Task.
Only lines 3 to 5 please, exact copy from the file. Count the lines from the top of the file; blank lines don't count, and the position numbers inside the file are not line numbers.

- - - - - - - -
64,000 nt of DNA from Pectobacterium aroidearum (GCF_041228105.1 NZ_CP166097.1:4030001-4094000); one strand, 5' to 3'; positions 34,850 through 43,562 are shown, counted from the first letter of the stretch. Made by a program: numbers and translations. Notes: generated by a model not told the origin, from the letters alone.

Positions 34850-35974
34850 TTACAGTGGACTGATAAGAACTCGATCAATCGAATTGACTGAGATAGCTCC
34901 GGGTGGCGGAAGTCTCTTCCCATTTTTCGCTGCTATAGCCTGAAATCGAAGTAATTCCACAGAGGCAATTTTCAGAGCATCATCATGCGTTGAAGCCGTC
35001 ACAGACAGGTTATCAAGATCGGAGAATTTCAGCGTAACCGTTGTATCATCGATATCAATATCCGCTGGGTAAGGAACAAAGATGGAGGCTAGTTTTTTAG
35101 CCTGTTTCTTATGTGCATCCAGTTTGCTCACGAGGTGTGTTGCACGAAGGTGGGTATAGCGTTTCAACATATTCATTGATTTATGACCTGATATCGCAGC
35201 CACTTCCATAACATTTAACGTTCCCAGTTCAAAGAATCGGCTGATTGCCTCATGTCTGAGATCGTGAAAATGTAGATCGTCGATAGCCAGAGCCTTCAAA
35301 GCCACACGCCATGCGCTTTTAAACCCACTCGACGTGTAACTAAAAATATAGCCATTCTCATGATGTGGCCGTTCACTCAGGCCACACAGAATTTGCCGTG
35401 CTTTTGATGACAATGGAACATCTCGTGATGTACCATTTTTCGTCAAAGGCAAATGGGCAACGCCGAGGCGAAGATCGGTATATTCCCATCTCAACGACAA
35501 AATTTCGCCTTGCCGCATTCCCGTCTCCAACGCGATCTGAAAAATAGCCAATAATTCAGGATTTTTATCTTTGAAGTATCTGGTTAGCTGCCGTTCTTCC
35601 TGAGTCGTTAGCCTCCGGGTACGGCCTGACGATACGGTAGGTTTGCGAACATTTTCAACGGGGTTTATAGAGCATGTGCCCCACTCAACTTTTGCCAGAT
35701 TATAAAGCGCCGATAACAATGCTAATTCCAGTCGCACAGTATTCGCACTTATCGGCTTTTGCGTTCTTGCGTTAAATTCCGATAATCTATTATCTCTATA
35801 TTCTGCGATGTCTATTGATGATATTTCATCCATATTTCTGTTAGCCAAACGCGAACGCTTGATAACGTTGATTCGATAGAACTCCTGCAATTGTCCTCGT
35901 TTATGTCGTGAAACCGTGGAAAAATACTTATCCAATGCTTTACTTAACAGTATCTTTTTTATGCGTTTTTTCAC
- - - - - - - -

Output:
34850 TTACAGTGGACTGATAAGAACTCGATCAATCGAATTGACTGAGATAGCTCC
34901 GGGTGGCGGAAGTCTCTTCCCATTTTTCGCTGCTATAGCCTGAAATCGAAGTAATTCCACAGAGGCAATTTTCAGAGCATCATCATGCGTTGAAGCCGTC
35001 ACAGACAGGTTATCAAGATCGGAGAATTTCAGCGTAACCGTTGTATCATCGATATCAATATCCGCTGGGTAAGGAACAAAGATGGAGGCTAGTTTTTTAG